Senator John Thune
The Saturday Evening Post writer, Clarence Budington Kelland, once said: “My father didn’t tell me how to live; he lived, and let me watch him do it.” The power of example is perhaps the most challenging and rewarding part of parenthood. While both of my girls are grown now, it doesn’t seem that long ago that their big blue eyes were watching my every move. This seemed to be particularly true at the times that I wasn’t feeling especially patient or friendly. It was on those occasions that I would think back to how my dad, who always understood the power of example, would handle himself in similar situations.
Growing up with four siblings, there was never a shortage of action around our home. However, my dad was never too busy to indulge us in a game of catch, to plan our next trip to the fishing hole, or to make it out to one of our school events. I enjoyed the quality time I had with my dad and I respected that “family first” wasn’t just something he said, but a philosophy by which he lived. I also recognized the authority my father had in the house, and understood that his high esteem in the community came from the way he lived his life and the respect he showed to those around him.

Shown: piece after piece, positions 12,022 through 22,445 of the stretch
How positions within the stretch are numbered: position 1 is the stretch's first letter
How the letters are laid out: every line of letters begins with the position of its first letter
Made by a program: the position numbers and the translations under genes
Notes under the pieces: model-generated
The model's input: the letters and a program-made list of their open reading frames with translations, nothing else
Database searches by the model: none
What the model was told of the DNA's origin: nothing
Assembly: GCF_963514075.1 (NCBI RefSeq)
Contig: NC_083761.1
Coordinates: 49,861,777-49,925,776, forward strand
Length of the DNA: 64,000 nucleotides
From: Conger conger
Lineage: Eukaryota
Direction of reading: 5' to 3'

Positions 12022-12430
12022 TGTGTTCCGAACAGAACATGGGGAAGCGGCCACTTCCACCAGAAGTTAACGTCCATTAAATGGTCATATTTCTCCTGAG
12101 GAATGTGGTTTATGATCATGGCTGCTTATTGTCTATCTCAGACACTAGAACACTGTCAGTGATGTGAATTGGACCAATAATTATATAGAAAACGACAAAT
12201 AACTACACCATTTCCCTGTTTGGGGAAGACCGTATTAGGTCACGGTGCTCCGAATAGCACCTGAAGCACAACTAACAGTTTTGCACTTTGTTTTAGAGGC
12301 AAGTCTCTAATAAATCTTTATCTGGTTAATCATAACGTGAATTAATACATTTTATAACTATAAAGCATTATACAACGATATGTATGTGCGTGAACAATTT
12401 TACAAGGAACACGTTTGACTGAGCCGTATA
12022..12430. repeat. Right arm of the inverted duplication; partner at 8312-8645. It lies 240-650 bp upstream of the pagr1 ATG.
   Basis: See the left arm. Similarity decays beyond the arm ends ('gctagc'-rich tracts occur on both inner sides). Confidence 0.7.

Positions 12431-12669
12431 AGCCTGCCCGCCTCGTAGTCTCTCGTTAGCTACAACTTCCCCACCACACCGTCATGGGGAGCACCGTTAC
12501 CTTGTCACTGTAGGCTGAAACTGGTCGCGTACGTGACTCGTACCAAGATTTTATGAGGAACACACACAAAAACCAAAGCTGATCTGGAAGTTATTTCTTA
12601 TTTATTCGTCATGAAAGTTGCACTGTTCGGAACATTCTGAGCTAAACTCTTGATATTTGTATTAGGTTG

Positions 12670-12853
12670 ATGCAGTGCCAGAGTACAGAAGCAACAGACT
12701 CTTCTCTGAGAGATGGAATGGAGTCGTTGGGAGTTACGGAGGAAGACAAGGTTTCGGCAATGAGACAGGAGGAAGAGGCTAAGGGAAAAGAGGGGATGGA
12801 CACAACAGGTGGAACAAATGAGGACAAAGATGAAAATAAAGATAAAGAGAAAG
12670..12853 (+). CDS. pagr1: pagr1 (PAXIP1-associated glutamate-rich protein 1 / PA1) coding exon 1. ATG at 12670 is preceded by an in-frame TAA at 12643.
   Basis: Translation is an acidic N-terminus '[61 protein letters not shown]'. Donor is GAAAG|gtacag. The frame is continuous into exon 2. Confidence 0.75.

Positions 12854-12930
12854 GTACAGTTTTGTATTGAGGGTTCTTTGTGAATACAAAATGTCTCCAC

The example set by my father is one that helped shape my values. He pushed me to demand more from myself; he called on me to ask the tough questions, and asked me to make the tough decisions. I am part of his legacy just as my two daughters are part of mine, and while my daughters are not watching as intently as they once were, I know that they continue to watch to see how my actions match up with my words.This Father’s Day is the perfect opportunity to take time out of our busy lives to thank our dads, for the batting practice, for the handy repairs, for the tough love, and for the constant example. I wish a very happy Father’s Day to my dad, Harold, my father-in-law, Jim, and to all the fathers across South Dakota.